Monday, 23 August 2010

Lockerbie bombing: US calls for Megrahi to be returned to jail

The United States has made an impassioned plea for Abdelbaset Ali Mohmed al-Megrahi, the only man convicted of the Lockerbie bombing, to be returned to jail.

Report from The Daily Telegraph
By Andrew Alderson, Chief Reporter
Published: 8:46AM BST 21 Aug 2010
Lockerbie bombing: US calls for Megrahi to be returned to jail
PHOTO: Convicted Lockerbie PanAm airline bomber Abdel Baset al-Megrahi (in wheelchair) is visited in Tripoli Central Hospital by a delegation of African parliamentarians in Tripoli Photo: EPA

The Obama administration used the anniversary of the bomber's release on compassionate grounds – because he had advanced prostate cancer – to condemn the decision.

The US president's office said it had advised Libyan officials of its view that Megrahi should not be free.

John Brennan, Barack Obama's counter-terrorism adviser, criticised the "unfortunate and inappropriate and wrong decision."

He said: "We've expressed our strong conviction that Al Megrahi should serve out the remainder – the entirety – of his sentence in a Scottish prison."

Robert Menendez, a New Jersey Senator Robert Menendez, said that a "cloud of suspicion" hung over the decision to release Megrahi, who is now living with his family in the Libyan capital of Tripoli.

The bomber returned to jubilant scenes in Libya on August 20 last year after being released from a Scottish prison. Today he remains alive – despite being given three months to live at the time of his release.

The estimated life expectancy of Megrahi was crucial because, under Scottish rules, prisoners can be freed on compassionate grounds only if they are considered to have this amount of time or less to live.

It emerged a week ago that the bomber, who is 58, has embarked on a new course of chemotherapy which could extend his life well into 2011.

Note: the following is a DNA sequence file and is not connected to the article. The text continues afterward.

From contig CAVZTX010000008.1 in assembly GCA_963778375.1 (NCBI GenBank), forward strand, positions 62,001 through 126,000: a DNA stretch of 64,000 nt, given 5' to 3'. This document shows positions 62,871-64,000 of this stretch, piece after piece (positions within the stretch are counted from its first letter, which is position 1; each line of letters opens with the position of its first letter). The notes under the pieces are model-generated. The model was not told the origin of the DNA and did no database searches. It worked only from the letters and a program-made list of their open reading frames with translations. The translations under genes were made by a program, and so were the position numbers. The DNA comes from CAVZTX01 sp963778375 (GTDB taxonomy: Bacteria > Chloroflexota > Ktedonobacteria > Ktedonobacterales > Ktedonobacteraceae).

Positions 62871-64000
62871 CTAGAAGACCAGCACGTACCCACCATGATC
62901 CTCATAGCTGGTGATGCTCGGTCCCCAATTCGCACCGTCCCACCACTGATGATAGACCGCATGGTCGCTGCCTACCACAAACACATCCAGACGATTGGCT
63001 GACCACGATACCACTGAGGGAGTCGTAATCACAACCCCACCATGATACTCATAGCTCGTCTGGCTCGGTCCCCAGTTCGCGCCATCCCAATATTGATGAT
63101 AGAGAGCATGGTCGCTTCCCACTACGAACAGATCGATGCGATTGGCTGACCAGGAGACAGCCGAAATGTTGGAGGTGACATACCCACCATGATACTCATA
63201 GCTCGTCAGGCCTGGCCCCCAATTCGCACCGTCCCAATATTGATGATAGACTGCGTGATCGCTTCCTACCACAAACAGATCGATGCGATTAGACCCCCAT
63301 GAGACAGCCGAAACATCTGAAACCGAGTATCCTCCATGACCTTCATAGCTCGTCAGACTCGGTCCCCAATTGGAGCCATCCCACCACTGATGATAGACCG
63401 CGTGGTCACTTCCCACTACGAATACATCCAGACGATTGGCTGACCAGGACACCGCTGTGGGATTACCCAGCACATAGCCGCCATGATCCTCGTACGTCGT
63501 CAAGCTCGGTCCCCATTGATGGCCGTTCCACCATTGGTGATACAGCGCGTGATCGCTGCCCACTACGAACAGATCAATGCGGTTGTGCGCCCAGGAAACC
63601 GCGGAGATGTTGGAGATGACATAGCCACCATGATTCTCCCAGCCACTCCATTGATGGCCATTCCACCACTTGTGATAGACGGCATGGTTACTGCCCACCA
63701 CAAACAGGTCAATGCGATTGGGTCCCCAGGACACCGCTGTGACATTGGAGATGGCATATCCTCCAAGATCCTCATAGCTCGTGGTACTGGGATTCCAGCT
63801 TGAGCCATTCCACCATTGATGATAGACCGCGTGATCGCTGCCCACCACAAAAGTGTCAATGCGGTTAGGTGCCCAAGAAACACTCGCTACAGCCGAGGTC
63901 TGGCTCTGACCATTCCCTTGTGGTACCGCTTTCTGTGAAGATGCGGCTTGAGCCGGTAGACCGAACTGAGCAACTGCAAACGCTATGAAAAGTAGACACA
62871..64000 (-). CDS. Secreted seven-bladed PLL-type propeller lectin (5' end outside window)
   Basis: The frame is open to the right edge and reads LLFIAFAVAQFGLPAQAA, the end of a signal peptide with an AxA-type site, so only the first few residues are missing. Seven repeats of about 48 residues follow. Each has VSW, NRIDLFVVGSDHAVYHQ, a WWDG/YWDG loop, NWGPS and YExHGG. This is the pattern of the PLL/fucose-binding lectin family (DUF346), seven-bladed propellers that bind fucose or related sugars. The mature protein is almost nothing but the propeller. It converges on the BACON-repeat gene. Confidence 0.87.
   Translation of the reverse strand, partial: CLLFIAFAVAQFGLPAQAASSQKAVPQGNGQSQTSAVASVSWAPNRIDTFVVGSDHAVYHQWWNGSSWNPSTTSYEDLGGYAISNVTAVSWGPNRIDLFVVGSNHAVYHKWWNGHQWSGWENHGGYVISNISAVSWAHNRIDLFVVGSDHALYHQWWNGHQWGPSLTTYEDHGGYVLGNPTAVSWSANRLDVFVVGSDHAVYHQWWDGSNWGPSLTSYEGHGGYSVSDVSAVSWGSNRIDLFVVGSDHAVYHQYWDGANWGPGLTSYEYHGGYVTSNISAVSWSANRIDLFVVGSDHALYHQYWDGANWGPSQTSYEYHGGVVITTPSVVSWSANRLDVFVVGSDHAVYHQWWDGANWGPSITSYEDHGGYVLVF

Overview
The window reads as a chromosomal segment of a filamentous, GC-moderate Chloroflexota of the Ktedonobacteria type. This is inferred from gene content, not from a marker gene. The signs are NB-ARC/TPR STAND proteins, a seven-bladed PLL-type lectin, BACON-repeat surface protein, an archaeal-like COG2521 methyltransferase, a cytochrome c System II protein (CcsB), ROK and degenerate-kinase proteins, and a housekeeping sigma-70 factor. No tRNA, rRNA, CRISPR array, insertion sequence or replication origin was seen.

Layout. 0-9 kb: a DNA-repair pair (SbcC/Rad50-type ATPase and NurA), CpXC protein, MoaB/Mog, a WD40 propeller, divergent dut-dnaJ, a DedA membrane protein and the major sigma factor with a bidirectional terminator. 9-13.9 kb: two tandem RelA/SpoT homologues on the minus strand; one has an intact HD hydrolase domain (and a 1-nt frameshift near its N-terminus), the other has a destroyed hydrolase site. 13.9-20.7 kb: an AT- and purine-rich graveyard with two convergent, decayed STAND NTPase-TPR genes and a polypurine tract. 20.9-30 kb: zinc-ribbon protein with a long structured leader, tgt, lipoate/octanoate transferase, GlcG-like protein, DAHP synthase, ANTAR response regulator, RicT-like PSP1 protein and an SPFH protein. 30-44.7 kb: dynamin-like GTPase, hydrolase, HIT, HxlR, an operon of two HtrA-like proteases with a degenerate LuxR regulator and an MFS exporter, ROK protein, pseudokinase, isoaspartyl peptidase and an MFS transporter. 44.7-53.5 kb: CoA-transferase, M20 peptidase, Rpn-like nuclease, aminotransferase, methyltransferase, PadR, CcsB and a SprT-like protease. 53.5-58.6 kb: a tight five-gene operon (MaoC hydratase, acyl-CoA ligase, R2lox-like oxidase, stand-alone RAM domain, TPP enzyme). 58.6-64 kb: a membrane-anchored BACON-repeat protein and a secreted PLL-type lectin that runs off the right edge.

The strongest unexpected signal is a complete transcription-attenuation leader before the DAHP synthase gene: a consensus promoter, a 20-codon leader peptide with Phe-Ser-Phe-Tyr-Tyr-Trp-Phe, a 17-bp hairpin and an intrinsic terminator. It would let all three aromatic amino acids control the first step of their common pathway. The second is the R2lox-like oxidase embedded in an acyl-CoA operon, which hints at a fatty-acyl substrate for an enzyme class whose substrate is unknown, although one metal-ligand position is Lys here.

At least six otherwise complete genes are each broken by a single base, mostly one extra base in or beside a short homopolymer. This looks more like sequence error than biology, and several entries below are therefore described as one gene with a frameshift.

The fact that Megrahi has lived so long in Libya has incensed many of the relatives of those who died in the bombing in December 1988 when Pan Am Flight 103 exploded in mid air over Lockerbie, Scotland, killing 243 passengers, 16 crew and 11 people on the ground.

Mr Menendez is one of four US senators who have written to r Alex Salmond, the Scottish First Minister, and David Cameron, the Prime Minister, laying out the areas where "questions linger".

The information requested in the correspondence relates to Megrahi's medical diagnosis and communications between BP and the British government.

US politicians want to investigate concerns that the bomber's release was linked to an oil deal – a suggestion that has been strongly denied by all parties involved.

Senator Menendez said: "Every new piece of evidence builds on to the cloud of suspicion hanging ominously over the circumstances surrounding Al Megrahi's release."

Earlier this summer the Senate's Committee on Foreign Relations announced that it was to hold an inquiry into Megrahi's release.

But a hearing was postponed after Scottish Justice Minister Kenny MacAskill and his former UK counterpart Jack Straw declined to attend as witnesses.

The senator repeated calls for an independent inquiry to be held in the UK, where the decision to release Megrahi also met strong criticism yesterday.

The UK government has described the decision as a "mistake" and opponents at Holyrood called for the publication of further medical evidence.

But Mr Salmond defended the government's actions and said Andrew Fraser, the prison doctor whose role it was to compile and present a prognosis based on Megrahi's medical notes, had followed a process of "complete integrity".

A spokesman for the First Minister said: "The senators' latest letter is totally wrong in saying commercial influences played any role whatever in the decision, and is quite misleading – we have published everything we can, and the senators embarrass themselves by asking us to un-redact material which we are only prevented from publishing because the US government refused permission.

"None of the issues raised in any way alters the fact that the decisions of the Scottish Government were made with total integrity, and according to the due process of Scots Law."